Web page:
An accident involving asbestos work forced a temporary closure of the House side of the Capitol on Thursday and prompted House leaders to delay the day's session for two hours.

    July 11, 2014 1 Photo

  • news_houstonshooting.jpg Houston gunman demanded to know ex-wife's whereabouts

    A man charged with killing four children and their parents forced his way into the family's suburban Houston home, tied them up and shot them in the back of the head when they refused to tell him where his ex-wife was, authorities said Thursday.

    July 11, 2014 1 Photo

  • news_stillwagon.jpg 1960s Ohio State star sues over road rage arrest

    Police altered facts and suppressed and destroyed evidence to pursue their road rage investigation against a former Ohio State football star accused of shooting a pickup truck driver in the head, the ex-player alleged in a federal lawsuit Thursday that says he was defending himself against an aggressive driver at every turn.

    July 10, 2014 1 Photo

  • news_massachusettsapartmentfire.jpg Fireworks reports checked in deadly apartment fire

    A fire ravaged a three-story apartment building before dawn Thursday, killing four adults and three children, forcing tenants to jump or hand their children to safety, and leading to dramatic rescues from upper floors.

    July 10, 2014 1 Photo

  • news_draftnotices.jpg 14,000 draft notices sent to men born in 1800s

    No, the United States isn’t trying to build a military force of centenarians. It just seems that way after the Selective Service System mistakenly sent notices to more than 14,000 Pennsylvania men born between 1893 and 1897, ordering them to register for the nation’s military draft and warning that failure to do so is “punishable by a fine and imprisonment.”

    July 10, 2014 1 Photo

  • news_immigrants.jpg Faster deportations? A possible border crisis deal

    Outlines of a possible compromise that would more quickly deport minors arriving from Central America emerged Thursday as part of President Barack Obama’s $3.7 billion emergency request to address the immigration crisis on the nation’s southern border.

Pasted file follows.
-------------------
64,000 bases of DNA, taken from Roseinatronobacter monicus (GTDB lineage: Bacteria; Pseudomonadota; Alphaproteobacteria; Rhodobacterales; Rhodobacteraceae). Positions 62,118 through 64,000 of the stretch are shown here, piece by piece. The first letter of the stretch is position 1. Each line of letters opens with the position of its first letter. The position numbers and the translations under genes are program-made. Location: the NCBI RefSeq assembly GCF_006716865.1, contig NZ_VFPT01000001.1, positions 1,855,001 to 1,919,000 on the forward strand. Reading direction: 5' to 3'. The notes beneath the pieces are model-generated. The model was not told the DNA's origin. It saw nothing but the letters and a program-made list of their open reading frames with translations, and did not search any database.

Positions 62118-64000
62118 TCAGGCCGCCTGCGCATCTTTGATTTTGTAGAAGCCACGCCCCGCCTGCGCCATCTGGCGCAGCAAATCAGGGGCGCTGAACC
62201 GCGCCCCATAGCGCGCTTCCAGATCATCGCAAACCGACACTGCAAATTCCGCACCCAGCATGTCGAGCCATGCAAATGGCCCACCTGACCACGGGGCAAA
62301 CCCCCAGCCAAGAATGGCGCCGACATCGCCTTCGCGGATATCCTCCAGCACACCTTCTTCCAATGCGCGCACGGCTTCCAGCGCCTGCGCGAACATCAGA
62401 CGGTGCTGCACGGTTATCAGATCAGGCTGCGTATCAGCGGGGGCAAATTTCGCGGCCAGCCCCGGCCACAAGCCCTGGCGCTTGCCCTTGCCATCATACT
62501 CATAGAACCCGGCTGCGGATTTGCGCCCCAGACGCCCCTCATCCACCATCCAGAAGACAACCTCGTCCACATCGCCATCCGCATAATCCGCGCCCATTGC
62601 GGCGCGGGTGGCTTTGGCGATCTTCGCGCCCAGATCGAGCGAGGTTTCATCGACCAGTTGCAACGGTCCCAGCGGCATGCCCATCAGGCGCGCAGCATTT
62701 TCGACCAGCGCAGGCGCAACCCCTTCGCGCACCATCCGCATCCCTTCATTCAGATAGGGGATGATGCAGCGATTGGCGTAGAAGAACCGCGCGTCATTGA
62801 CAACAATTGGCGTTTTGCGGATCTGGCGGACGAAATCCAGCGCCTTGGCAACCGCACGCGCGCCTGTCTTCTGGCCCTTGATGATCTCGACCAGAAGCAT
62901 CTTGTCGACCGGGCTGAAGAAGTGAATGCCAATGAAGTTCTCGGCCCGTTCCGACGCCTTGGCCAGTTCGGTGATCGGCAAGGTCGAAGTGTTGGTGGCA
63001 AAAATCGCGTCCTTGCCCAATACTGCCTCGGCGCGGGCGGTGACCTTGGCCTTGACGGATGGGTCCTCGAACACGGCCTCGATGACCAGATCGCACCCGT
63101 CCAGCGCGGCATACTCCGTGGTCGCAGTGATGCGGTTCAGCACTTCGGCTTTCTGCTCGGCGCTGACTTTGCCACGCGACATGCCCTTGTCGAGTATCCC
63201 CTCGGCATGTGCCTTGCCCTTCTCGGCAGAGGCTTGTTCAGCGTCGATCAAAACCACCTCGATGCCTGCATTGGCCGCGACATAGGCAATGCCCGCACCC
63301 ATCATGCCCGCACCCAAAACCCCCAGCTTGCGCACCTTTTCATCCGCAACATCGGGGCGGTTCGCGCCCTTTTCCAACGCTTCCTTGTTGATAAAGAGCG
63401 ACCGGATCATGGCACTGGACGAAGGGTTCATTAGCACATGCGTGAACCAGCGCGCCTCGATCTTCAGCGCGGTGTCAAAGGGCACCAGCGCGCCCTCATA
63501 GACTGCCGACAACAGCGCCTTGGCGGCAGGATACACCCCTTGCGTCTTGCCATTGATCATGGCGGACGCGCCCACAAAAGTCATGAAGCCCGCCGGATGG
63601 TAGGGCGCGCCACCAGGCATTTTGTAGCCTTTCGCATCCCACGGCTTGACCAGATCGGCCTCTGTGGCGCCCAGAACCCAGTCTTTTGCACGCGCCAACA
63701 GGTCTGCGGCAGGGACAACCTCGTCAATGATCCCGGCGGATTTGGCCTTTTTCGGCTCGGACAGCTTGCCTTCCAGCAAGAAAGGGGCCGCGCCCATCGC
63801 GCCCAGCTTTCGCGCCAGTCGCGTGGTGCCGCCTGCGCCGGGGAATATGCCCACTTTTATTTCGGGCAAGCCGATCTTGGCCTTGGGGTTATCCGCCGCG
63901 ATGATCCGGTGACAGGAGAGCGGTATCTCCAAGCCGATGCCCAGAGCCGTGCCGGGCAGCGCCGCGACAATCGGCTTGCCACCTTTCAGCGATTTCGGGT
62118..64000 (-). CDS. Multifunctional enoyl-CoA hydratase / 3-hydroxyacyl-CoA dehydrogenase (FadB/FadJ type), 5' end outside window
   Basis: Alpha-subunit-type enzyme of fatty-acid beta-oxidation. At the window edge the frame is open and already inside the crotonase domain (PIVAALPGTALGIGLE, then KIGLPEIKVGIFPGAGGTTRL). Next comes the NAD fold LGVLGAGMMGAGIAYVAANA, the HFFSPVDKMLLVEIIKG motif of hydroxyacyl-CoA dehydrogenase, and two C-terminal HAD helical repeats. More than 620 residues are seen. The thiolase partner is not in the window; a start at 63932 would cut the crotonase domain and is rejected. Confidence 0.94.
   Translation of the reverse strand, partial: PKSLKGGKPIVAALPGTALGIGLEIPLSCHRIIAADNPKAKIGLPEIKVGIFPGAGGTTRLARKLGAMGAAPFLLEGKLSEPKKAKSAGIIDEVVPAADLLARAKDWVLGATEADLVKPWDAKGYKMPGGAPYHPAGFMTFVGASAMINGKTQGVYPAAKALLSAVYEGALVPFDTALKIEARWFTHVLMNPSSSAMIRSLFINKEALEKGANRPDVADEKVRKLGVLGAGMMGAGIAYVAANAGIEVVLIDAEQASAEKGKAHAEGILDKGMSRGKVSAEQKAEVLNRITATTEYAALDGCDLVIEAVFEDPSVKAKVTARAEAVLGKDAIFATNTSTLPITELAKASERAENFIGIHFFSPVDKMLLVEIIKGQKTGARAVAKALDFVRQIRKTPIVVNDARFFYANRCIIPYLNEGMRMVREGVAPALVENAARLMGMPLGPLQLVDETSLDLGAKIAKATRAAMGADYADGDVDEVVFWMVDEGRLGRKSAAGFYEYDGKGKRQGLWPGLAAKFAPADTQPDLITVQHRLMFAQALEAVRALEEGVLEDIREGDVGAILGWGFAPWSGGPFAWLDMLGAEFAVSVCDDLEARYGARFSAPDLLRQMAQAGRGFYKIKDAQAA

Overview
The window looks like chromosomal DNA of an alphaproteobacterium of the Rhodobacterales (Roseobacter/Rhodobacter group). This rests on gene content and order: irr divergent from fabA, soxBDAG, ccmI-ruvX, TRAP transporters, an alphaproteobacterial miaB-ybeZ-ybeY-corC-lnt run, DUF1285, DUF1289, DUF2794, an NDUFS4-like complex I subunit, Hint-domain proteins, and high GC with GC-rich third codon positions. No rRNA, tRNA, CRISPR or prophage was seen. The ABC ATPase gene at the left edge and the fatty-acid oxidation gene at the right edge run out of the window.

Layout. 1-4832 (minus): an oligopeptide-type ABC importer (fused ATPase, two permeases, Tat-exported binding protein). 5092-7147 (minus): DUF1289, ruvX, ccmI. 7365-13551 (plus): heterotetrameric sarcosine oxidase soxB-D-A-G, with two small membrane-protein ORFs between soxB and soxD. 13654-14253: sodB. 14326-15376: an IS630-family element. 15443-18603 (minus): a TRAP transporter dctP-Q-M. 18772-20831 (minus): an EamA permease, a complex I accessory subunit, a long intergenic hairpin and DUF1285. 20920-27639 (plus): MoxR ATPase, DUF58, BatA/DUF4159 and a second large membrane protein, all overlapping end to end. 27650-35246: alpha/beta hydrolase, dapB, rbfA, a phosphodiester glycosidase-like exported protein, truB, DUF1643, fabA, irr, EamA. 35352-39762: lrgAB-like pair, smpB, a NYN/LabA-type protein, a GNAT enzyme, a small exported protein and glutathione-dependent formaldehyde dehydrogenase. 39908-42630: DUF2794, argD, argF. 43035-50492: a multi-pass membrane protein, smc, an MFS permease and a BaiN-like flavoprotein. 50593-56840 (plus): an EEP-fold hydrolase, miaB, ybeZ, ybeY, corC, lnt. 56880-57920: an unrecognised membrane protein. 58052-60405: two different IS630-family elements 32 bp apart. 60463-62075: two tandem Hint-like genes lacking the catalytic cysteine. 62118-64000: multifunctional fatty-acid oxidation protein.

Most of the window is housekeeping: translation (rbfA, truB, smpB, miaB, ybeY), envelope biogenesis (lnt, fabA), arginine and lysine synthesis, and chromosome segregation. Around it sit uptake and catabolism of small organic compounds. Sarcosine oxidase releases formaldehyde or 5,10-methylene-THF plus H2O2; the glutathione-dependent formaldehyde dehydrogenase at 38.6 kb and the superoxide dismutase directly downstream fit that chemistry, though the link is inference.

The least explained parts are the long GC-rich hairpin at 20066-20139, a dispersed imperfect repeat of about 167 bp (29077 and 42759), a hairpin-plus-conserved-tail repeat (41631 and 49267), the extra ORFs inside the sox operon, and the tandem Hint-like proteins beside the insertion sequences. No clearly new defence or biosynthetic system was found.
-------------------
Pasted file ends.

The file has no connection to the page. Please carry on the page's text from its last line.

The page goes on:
July 10, 2014 1 Photo

  • 4 children, parents killed in Texas shooting

    A gunman charged Thursday in the killing of four children and their parents was dressed as a delivery man when he arrived at the suburban Houston home where the family was shot to death, officials said.

    July 10, 2014

Featured Ads
More Resources from The Herald Bulletin
AP Video
Texas Shooting Suspect Collapses in Court Death Toll Tops 100 As Israel Offense Continues LeBron James Says He's Returning to Cavaliers Man Flees Police in World Cup Scalping Scheme Robot Writes Jewish Torah Scroll Raw: Israel, Gaza Exchange Rocket Fire More Immigrants Detained Along Rio Grande World Cup Final Pits Argentina Against Germany Police: Prostitute Linked to 2nd Death Thousands Attend NYC Firefighter's Funeral Art of Haitian Machete Fighting Revived Raw: Australia Hosts Annual Beer Can Regatta Mass. Mayor: Families Lost Everything in Fire Fans Dying to Be Near Jazz Greats Robots Gearing Up for Their Own 'World Cup'
Parade
Magazine

Click HERE to read all your Parade favorites including Hollywood Wire, Celebrity interviews and photo galleries, Food recipes and cooking tips, Games and lots more.
Hyperlocal Search
Premier Guide
Find a business

Walking Fingers
Maps, Menus, Store hours, Coupons, and more...
Premier Guide
Helium debate
Helium
Front page
Poll

What do you think of LeBron James' decision to return to the Cleveland Cavaliers?

It's a good move for him to go home
It will make it hard for the Pacers to win the East
It's a shameless PR maneuver
Who cares?
     View Results